Chanting Is Easier Than Praying
Michael and I were under the impression that there would be organized times of prayer as we marched in Ferguson. This never happened. Honestly, it would have been hard. The noise, flashing lights, and adrenaline made it far easier to chant loudly – No justice, no peace! Hands up. Don’t Shoot! – than to pray quietly. I wondered though, driving home, what it would have been like had small groups of clergy stopped occasionally during the march to join hands a pray. I wonder if some of the besieged citizens would have welcomed prayer. I wonder whether the omnipresent police would have relaxed, even a little bit. I don’t know, but it was an important reminder that prayer is the Christian’s first choice, always, regardless of how chaotic the surroundings.
Police Intimidation Is The Worst
There were plenty of kind police officers whom we interacted with last night. But this didn’t change some important facts: some of our fellow marchers had been harassed and arrested earlier in the week; everywhere you looked were men (I don’t remember seeing a single woman officer) with guns, clubs, and intimidating vehicles; we were not aloud to stop moving and any time we did there was an officer who would quickly urge us to move. Michael and I began to breathe more easily as we walked away from Ferguson around midnight and the guns and gazes of the law enforcers receded behind us. I cannot imagine living under the constant threat of intimidation, whether on this grand scale or with the constant question each time I saw a police officer. I can’t imagine it, but there are many who can.
There is plenty that we experienced last night that will take some time to process. Despite the chaos and intimidation, I’m very glad we went. It is important that Christians show up to places like Ferguson – including such places in our own neighborhoods that will never get this attention – and bear witness. We bear witness to any way the image of God is debased in people anywhere. And, equally important, we bear witness to God’s presence and movement in the places others have deemed God-forsaken.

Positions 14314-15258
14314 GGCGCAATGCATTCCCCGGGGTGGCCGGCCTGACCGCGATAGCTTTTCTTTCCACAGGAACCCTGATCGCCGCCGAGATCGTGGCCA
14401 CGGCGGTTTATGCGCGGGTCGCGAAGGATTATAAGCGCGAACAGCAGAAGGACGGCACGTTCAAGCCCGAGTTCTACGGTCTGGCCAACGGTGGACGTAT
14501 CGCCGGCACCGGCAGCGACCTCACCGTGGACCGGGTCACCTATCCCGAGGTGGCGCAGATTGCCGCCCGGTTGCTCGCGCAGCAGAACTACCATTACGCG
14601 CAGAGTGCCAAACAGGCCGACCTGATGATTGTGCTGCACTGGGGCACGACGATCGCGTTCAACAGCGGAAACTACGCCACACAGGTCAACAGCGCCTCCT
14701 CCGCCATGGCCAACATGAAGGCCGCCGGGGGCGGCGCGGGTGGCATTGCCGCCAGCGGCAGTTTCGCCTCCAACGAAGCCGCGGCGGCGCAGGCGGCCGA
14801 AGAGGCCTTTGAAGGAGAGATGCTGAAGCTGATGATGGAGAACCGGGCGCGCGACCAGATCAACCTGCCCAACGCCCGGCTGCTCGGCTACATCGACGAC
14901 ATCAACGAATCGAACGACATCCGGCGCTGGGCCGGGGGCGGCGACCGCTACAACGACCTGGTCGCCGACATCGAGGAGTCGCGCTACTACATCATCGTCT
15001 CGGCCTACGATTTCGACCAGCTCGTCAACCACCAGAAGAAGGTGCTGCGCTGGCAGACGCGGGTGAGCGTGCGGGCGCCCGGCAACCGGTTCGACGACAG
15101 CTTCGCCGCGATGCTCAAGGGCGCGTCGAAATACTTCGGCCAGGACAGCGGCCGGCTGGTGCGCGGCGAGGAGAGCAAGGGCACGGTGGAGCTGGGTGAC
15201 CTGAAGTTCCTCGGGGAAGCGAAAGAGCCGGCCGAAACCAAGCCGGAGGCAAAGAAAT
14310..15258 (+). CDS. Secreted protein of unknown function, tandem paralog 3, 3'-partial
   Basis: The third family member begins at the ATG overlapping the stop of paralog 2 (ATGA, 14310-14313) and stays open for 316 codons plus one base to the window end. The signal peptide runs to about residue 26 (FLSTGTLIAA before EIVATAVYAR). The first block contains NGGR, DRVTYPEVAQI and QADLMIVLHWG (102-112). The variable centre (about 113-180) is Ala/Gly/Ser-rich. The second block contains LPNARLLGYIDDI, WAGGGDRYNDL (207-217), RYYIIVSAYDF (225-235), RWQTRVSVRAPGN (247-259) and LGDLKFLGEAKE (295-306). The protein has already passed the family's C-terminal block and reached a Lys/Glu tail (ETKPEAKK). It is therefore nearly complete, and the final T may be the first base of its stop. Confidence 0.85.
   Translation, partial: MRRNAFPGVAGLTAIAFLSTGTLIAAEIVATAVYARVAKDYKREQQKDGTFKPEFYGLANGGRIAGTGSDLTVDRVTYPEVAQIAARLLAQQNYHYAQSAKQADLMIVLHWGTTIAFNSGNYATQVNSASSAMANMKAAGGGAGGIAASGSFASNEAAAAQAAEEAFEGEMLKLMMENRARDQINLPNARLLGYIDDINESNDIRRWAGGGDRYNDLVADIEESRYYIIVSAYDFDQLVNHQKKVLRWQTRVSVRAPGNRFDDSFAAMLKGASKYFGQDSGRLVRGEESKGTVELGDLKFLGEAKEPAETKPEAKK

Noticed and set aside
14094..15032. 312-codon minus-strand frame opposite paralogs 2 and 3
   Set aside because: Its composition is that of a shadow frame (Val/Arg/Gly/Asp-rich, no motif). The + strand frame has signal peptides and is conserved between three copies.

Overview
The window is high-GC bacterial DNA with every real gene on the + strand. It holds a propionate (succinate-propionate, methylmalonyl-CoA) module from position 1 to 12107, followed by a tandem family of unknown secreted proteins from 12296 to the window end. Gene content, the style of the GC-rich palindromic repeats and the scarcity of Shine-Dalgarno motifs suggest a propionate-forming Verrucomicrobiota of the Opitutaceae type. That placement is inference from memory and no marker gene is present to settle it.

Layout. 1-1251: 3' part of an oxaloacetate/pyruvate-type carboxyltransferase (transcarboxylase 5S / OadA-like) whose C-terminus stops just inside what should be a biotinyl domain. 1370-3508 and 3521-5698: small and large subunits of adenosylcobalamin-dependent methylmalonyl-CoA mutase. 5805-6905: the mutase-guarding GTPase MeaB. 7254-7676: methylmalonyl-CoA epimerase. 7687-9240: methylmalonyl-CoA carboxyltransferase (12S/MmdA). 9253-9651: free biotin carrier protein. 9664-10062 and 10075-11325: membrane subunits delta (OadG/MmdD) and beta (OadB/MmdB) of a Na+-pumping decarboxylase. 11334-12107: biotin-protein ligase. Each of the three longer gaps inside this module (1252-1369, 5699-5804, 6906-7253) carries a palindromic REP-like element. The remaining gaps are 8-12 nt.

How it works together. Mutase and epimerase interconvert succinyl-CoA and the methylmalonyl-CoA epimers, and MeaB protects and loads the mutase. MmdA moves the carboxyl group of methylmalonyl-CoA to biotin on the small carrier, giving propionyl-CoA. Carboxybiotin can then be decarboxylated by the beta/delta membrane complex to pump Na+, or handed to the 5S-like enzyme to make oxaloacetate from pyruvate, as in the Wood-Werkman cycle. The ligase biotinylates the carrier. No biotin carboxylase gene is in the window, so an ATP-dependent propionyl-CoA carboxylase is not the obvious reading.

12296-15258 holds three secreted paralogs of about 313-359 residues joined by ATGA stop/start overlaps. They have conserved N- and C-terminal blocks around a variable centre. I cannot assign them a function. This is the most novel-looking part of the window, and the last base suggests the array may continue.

Since first learning about the killing of Michael Brown in Ferguson, MO I’ve been thinking about different things I’ve wanted to write. Parenting a newborn and some travel have kept me from blogging, which is probably not a bad thing: most of my initial thoughts have been articulated far better by others. If you’ve not done so, please check out these articles: The Cross and the Molotov Cocktail by Christena Cleveland; Black Bodies, White Souls by Austin C Brown; Black People are not Ignoring ‘Black on Black’ Crime by Ta-Nehisi Coates. Please leave a comment with additional reflections you’ve found helpful.
With all of the good, insightful, and prophetic things that have been said since Michael Brown’s tragic and completely needless death, there is one small thing I’d like to explore here. I have in mind those white people who were surprised by the slowly revealed details from Ferguson as well as the reactions of grief and rage from that community.
It was impossible not to know about Robin Williams’ recent death. The outpouring of support, remembrance, and grief was everywhere. The conversations about depression and suicide that ensued were needed and important, a silver lining to a sad ending.
Williams died the day after the streets of Ferguson erupted in anger and fire, the “language of the unheard” as Rev. Dr. King would have explained to us. On that day and the ensuing days it was common to hear and read a version of this question: Why does the suicide of an actor command so much more of our collective attention than the murder of a young man and the lament of his community?